Coffee review

Do you know how the Ethiopian drink coffee?

Published: 2024-04-16 Author:
Last Updated: 2024/04/16, Ethiopia, as the country of origin of coffee, believes that it is a sacred place that countless friends think of day and night. Yejaschenne, Guji and Sidamo are all well-known coffee producing areas in Ethiopia, and their coffee flavors are very unique and well-loved by everyone. Well, I don't know if your friends have ever understood and produced this.

Ethiopia, as the country of origin of coffee, believes that it is a sacred place that countless friends think of day and night. Yejaschenne, Guji and Sidamo are all well-known coffee producing areas in Ethiopia, and their coffee flavors are very unique and well-loved by everyone.

So I wonder if you have ever understood how people in the places that produce these delicious coffees make coffee.

If you go to Addis Ababa, the capital of Ethiopia, there will be two very different cafes: one is influenced by the coffee culture brought about by the Italian occupation during World War II. Espresso-based cafes opened in prosperous urban areas In Ethiopia, there are more cafes of the second kind, which can be seen all over the streets of Egypt.

It is not so much a coffee shop as a coffee stand, because this kind of shop is very simple. Although it is easy, these coffee stalls sell the Ethiopian tradition, the coffee brewing method that the Ethiopian people have continued for thousands of years! The stall is filled with large and small cups and cans, including Jebena with African ceramic colors, and several earless ceramic cups, which are important instruments that make up the Ethiopian tradition. In addition to clay pots and earless cups, they will also be equipped with stoves, pans, and pestles and mortar, all of which are indispensable for coffee production.

When we drink coffee, we will pay attention to a freshness, which refers to brewing coffee beans during a period of time when the beans are roasted, so as to drink fresh coffee with excellent flavor! Ethiopian people also pay attention to freshness, but their freshness is not the same as ours, because Ethiopian freshness means to do it first. This "do" starts with fried coffee beans! First of all, the stall owner will add charcoal to the rectangular stove to light the fire, then put the pan on it, pour in the coffee beans and stir-fry. When the coffee beans are cooked, the stall owner will remove the pan, replace it with a clay pot filled with normal temperature water to heat it, and then pour all the coffee beans into a barrel-shaped pestle mortar to mash them. It takes about ten minutes from stir-frying to mashing.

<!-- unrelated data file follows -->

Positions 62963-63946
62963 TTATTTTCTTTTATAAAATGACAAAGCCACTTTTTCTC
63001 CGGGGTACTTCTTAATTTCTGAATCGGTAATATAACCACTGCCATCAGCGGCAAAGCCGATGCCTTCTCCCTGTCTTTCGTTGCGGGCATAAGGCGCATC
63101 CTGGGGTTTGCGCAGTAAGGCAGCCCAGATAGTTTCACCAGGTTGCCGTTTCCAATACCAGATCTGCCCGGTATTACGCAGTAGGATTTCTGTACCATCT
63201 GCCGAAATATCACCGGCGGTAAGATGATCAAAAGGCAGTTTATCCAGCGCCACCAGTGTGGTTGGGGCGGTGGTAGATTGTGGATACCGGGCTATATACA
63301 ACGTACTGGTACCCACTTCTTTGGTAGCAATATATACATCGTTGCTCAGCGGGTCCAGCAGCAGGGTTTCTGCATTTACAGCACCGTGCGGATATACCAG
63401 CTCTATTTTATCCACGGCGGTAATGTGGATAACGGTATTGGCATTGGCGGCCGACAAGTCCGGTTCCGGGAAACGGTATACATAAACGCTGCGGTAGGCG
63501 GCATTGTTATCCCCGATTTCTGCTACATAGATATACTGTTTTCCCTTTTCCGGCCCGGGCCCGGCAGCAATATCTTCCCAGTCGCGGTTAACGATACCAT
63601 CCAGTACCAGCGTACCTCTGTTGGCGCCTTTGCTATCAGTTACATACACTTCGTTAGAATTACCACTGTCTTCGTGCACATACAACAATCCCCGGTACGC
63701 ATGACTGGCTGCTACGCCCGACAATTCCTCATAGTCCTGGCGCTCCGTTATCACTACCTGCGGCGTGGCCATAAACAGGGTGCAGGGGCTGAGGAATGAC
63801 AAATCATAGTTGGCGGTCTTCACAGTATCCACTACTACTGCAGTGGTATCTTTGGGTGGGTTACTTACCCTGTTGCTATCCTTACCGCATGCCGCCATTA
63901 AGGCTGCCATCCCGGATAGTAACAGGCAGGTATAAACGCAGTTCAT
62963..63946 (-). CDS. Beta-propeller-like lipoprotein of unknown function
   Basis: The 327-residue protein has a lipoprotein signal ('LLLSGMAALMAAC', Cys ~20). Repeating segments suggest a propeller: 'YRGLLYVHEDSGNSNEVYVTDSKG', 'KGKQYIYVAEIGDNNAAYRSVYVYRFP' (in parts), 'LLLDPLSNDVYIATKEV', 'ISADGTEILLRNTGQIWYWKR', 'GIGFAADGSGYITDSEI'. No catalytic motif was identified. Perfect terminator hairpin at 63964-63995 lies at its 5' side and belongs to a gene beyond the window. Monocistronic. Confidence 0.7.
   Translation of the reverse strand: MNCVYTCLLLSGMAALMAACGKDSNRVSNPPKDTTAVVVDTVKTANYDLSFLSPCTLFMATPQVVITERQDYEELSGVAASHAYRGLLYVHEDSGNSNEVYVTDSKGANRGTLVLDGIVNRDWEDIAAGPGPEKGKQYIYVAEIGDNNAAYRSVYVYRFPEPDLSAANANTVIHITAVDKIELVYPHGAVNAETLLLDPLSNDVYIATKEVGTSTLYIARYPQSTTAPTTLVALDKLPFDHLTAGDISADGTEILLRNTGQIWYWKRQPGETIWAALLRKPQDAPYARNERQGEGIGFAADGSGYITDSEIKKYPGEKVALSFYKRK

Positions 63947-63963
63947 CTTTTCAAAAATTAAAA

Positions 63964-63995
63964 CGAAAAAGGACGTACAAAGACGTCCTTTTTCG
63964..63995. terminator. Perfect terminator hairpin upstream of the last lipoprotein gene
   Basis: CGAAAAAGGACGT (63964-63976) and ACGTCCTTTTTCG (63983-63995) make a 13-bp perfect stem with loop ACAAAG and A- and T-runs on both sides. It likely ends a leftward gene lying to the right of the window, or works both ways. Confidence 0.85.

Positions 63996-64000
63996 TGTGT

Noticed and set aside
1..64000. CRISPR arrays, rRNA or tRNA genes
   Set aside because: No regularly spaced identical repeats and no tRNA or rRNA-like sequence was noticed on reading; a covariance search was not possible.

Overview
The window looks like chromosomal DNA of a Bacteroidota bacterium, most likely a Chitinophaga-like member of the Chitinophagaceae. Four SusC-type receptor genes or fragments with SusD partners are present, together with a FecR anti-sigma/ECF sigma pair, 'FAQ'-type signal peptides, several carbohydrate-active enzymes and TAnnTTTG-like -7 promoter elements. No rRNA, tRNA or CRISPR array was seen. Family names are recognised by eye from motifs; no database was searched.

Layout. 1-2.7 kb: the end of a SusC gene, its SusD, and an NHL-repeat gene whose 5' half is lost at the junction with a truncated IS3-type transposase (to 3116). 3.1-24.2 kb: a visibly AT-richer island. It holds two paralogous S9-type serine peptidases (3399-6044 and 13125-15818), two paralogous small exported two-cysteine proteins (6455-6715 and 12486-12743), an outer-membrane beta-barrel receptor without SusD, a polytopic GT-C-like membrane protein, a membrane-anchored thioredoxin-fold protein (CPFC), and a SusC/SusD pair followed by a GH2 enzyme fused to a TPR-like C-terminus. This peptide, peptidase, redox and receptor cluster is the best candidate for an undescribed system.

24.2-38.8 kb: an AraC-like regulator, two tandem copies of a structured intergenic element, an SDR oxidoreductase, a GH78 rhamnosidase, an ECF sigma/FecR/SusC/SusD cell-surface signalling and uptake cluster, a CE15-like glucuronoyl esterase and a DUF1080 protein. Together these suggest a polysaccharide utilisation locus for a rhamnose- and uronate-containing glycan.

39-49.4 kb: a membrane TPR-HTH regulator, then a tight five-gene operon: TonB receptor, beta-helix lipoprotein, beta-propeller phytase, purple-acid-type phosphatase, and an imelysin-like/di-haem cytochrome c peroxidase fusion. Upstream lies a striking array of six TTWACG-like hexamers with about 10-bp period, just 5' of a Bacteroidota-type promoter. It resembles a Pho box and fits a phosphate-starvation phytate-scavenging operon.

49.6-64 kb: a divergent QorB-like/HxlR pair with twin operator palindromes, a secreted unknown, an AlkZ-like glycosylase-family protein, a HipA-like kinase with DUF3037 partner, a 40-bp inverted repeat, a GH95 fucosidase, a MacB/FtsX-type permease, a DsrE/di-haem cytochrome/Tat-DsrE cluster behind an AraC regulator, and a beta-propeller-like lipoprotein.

After mashing, the water in the clay pot just boils and boils, and then the mashed coffee powder can be poured into the pot and the coffee can be boiled.

Until the hot water in the pot boils and boils again, which means that the production of coffee is finished! You need to be very careful when pouring out coffee, because if the range is too large, the coffee residue sunk at the bottom of the pot will be poured into the cup, resulting in the negative effect of one sip of coffee.

The whole process comes down, from the stir-frying of coffee beans to the production of coffee beans to coffee, I believe we can see that this way is relatively rough for us now. Ethiopia produces nearly 6.5 million bags of coffee beans every year, of which nearly 3 million bags are drunk by its own people! The remaining 3.5 million bags are all for export. From this data, we can see that the Ethiopian drink a lot of coffee!

Although drink too much, but the coffee-related technology is not superior! Because of the economic conditions and technical reasons of Ethiopia, these coffee beans are roasted and tested after being purchased and shipped abroad. Ethiopia has almost no baking conditions and technology related to fine coffee (rarely)! As a result, most of the finished coffee products that can be drunk in Ethiopia are relatively rough products!

And because of this, Ethiopia is now able to retain the tradition of thousands of years ago. In addition, in some of the older villages in Ethiopia, there are still ceremonies supporting the way of making coffee. Interested friends can move to Qianjie Coffee's "Ancient Coffee ceremony in Ethiopia" to learn more about this article. Even if this way of making coffee is not suitable for us now, Qianjie Coffee feels that it belongs to the unique charm of coffee culture in the old times. Isn't it a very romantic thing to feel the taste of coffee thousands of years ago in 2024?

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